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Ginsburg stays order demanding banks turn over Trump financial records

A lower court ruled earlier this week that the banks must comply with congressional subpoenas for Trump’s financial records.
Image: President Donald Trump departs the White House en route Alabama
President Donald Trump looks at the media members on the South Lawn of the White House on Nov. 9, 2019.Yuri Gripas / Reuters file

Supreme Court Justice Ruth Bader Ginsburg gave lawyers for President Donald Trump a temporary win on Friday in their bid to block subpoenas issued by House Democrats involving the president's financial records.

Lawyers for the president had asked the Supreme Court to block subpoenas to Deutsche Bank and Capital One for the president's financial records. Ginsburg granted their request for a stay, but it expires in one week barring further action from the court.

In the emergency application to the high court, Trump requested a hold be placed on a ruling by a lower court requiring the two banks to hand over his information to the Democratic-controlled House Intelligence and Financial Services committees.

"The Committees’ desire to use the President, his family, and his businesses as a case study is not a 'legitimate legislative purpose,'" Trump's lawyers argued in the application.

Rather, they claimed, “It is an attempt to exercise executive power beyond Congress’s legislative reach and to expose Applicants’ private records ‘for the sake of exposure.’”

Trump's lawyers wrote in the application that the issue at hand is "whether the President will be allowed to petition for review of an unprecedented demand for his personal papers, or whether he will be deprived of that opportunity because the Committees issued these subpoenas to third parties with no incentive to test their validity."

The request came three days after the U.S. 2nd Circuit Court of Appeals ruled that it would not block the congressional subpoenas for Trump’s financial records from Deutsche Bank and Capital One, affirming a lower court ruling and dealing the president a significant legal blow.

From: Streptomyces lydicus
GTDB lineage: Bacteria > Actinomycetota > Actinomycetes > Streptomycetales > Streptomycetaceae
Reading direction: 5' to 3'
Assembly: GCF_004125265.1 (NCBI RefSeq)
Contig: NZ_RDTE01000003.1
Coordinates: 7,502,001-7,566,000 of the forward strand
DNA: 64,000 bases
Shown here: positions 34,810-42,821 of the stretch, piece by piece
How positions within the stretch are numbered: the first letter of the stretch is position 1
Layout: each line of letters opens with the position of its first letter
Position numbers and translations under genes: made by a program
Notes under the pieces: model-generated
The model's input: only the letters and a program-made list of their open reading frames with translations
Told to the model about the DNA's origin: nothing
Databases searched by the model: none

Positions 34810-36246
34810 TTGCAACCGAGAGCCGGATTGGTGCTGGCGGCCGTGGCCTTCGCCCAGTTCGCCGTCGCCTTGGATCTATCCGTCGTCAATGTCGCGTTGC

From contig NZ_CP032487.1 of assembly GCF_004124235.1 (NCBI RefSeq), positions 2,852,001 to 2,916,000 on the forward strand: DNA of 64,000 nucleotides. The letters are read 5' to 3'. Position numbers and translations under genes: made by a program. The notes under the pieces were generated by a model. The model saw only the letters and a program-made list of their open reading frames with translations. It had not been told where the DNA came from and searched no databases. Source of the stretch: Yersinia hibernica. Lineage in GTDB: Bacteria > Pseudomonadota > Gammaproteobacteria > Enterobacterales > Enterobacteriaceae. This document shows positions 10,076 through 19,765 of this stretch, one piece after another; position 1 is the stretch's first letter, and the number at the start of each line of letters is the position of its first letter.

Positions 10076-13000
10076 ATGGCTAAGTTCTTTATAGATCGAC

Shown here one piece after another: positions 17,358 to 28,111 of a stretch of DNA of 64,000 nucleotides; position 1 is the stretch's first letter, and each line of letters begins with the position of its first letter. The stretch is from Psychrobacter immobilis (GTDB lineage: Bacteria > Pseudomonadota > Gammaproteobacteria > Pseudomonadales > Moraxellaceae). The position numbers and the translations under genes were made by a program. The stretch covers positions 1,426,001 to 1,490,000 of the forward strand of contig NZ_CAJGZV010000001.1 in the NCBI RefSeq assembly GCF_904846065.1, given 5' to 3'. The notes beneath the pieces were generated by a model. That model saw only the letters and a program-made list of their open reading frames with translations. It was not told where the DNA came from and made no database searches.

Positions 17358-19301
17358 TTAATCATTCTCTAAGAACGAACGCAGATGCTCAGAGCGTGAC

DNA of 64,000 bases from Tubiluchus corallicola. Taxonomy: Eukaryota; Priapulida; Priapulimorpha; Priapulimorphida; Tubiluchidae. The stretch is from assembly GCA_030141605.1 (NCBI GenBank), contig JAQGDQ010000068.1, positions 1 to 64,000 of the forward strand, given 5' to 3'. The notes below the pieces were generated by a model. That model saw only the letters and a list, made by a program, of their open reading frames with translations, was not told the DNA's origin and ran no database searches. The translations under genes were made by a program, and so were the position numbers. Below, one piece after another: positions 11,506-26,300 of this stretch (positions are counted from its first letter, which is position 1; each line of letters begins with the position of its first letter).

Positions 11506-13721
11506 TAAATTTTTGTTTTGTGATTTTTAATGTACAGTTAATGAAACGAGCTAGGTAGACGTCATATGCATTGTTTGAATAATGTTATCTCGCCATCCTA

Trump and several members of his family sued Deutsche Bank and Capital One this year seeking to block them from responding to the subpoenas issued by House Democrats, which they said had "no legitimate or legislative purpose."

The House Intelligence and Financial Services committees issued the subpoenas in April as part of investigations into alleged foreign influence in U.S. elections.

Judge Jon O. Newman of the U.S. 2nd Circuit Court of Appeals wrote in a more than 100-page decision Tuesday that the Trumps' "motion for a preliminary injunction was properly denied, except as to disclosure of any documents that might be determined to be appropriate for withholding from disclosure pursuant to our limited remand."

That ruling had placed a seven-day stay on the subpoenas so the Trumps could appeal.

On Friday, lawyers for Trump wrote in their application asking that the Supreme Court “recall and stay the Second Circuit’s mandate pending the filing and disposition of Applicants’ petition for certiorari.”

Deutsche Bank has lent Trump's business millions of dollars over the years, even when the president was on tough financial footing decades ago. Capital One is among the banks where Trump has personal accounts.

In August, Deutsche Bank disclosed in a court filing that it possessed tax returns tied to Trump. It was unclear exactly who or what entity the returns belonged to.